Some baby boomers are enjoying retirement, while others have a few years of work ahead of them. Both groups have something in common when it comes to investing: a love for dividend-paying stocks. And that's one of the reasons baby boomers like shares of beverage giant Coca-Cola (NYSE:KO).
Coca-Cola is a dividend aristocrat, meaning it's an S&P 500 company that has lifted its dividend for at least 25 straight years. The company earlier this year announced its 58th consecutive annual increase. Coca-Cola boosted the quarterly dividend by 2.5% to 41 cents a share. That equals an annual dividend of $1.64 a share. The dividend payout ratio shows Coca-Cola paid out about 81% of its free cash flow in the form of dividends over the past year.
Chances are that dividend policy will continue. Here's why: Though free cash flow is down by more than $1 billion from $8.4 billion at the start of the year, it still remains near record-high levels. And when free cash flow was much lower, Coca-Cola consistently raised its dividend from year to year.
On the cover of Time
Beyond dividends, Coca-Cola is a brand familiar to baby boomers. It blossomed into a major international brand as they grew up. In 1950, the drink became the first product to grace the cover of Time magazine. In that same year, Coca-Cola's first TV commercial was broadcast on Thanksgiving Day. And by 1959, 1,700 bottlers in more than 100 countries distributed the drink.
But the big brand of baby boomers' youth has faced its share of challenges over the years. Research on the health impact of sugary sodas spoiled some consumers' appetite for soft drinks. But Coca-Cola countered that through its development of low-sugar beverages. For instance, Coca-Cola launched more than 1,000 new products last year, and more than 400 of them contain low or no sugar. These days the outlook for these healthier products is bright. The global diet soft drinks market, at a compound annual growth rate of 3.2%, is set to reach $5.2 billion by 2025, according to Million Insights.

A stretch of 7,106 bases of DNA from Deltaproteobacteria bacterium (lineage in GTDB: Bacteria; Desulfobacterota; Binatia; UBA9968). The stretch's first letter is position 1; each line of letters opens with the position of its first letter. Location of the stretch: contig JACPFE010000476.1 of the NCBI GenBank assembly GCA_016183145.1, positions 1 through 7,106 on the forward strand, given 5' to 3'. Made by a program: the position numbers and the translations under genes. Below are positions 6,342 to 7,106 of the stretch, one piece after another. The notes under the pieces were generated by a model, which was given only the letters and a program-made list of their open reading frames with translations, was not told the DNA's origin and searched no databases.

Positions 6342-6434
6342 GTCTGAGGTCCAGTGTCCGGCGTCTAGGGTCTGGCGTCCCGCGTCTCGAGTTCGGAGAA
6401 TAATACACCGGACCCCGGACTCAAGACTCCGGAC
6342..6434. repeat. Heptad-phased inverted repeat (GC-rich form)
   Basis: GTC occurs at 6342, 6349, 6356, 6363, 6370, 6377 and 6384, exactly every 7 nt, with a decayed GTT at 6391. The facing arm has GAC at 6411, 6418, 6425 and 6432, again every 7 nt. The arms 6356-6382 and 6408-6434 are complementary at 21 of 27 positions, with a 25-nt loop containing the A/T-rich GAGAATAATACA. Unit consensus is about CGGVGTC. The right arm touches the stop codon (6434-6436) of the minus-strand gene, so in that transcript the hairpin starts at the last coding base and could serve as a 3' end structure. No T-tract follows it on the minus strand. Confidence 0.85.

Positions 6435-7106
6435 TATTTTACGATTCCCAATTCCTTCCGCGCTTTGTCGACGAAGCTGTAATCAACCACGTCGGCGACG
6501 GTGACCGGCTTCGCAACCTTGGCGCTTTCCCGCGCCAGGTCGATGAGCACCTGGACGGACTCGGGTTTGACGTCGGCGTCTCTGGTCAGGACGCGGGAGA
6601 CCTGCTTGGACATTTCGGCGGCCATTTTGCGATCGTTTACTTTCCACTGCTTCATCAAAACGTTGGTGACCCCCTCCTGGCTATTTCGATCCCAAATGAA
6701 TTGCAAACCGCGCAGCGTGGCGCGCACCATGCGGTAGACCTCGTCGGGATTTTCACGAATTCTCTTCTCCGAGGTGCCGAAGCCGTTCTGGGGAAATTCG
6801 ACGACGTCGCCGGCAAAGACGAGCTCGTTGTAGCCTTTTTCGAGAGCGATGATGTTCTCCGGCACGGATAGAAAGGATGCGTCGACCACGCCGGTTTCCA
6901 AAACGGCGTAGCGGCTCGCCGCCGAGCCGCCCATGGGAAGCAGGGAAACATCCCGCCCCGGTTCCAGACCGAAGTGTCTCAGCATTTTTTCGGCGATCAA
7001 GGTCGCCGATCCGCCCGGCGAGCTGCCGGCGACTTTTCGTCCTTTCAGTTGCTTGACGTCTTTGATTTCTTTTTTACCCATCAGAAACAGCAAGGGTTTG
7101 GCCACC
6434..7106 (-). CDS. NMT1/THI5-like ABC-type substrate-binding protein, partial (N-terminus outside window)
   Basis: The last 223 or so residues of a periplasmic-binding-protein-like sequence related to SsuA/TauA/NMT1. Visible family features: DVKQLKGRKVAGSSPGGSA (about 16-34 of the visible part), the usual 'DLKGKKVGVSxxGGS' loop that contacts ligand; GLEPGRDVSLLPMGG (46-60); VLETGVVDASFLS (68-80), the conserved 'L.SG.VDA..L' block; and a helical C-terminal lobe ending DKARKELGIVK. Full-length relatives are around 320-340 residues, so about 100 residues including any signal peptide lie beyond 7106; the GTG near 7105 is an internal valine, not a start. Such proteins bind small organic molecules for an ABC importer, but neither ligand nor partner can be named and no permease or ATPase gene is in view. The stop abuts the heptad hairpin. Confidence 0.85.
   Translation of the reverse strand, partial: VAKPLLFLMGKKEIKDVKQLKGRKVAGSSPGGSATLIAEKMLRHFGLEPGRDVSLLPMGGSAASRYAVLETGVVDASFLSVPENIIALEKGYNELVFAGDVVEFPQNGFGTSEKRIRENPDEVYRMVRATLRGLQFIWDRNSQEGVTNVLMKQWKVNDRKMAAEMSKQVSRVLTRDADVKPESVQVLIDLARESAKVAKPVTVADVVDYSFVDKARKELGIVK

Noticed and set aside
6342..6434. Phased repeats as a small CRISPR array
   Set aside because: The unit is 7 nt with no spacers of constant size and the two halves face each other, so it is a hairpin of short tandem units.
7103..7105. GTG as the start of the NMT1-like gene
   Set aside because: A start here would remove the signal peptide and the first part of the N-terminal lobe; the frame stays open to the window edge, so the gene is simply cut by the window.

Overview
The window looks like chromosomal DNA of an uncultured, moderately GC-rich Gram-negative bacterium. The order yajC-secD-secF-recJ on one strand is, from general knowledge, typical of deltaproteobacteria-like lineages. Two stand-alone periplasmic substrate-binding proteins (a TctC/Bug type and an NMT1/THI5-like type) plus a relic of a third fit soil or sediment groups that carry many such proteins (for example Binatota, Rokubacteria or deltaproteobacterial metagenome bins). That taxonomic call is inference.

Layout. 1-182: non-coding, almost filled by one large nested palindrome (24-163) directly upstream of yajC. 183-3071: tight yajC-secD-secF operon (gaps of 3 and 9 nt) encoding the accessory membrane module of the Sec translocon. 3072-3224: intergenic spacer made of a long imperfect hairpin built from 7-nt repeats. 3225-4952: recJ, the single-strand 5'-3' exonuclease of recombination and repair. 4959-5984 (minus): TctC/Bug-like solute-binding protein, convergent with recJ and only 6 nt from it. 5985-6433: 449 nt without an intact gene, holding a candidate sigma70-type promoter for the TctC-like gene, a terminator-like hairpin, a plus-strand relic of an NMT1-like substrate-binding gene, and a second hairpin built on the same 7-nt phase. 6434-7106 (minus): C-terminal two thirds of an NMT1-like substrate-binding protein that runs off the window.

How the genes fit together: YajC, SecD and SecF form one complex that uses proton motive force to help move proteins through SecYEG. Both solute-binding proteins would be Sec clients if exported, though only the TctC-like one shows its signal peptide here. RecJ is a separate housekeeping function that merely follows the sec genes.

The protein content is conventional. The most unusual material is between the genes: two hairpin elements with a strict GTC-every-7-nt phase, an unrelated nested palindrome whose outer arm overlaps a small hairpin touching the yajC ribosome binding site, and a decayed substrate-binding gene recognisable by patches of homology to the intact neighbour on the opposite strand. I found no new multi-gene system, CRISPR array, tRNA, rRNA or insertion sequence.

More recently, the coronavirus outbreak has hurt Coca-Cola. While the company has benefited from consumer stockpiling of drinks at home, that hasn't been enough to make up for lost sales at restaurants and other "away-from-home" locations. Coca-Cola's away-from-home business represents half of its revenue. In the second quarter, when many restaurants temporarily closed due to the coronavirus outbreak, net revenue declined 28%. It seems likely sales will improve as the crisis abates. Coca-Cola said it already has seen a reduction in case volume declines in June and July.
Expansion into water and coffee
Coca-Cola's annual revenue is down from the $48 billion it reached a few years ago. But the company still has progressively grown revenue over the long term, and its expansion into waters, coffee, and energy drinks should drive future growth. Last year, Coca-Cola reported $37.3 billion in annual revenue, up 9% from the previous year.
As a mature company present in more than 200 countries and territories, Coca-Cola is unlikely to produce the kind of revenue growth seen in a younger company. For that reason, shares too move at a slower pace. Still, the stock has gained over time. It's now down only 19% from the all-time high reached earlier this year.
So, baby boomers like Coca-Cola for its dividend, its ability to adjust to an ever-changing market, and its long-term growth. And those are reasons why investors of any age -- especially those seeking dividend stocks -- may consider adding Coca-Cola to their holdings.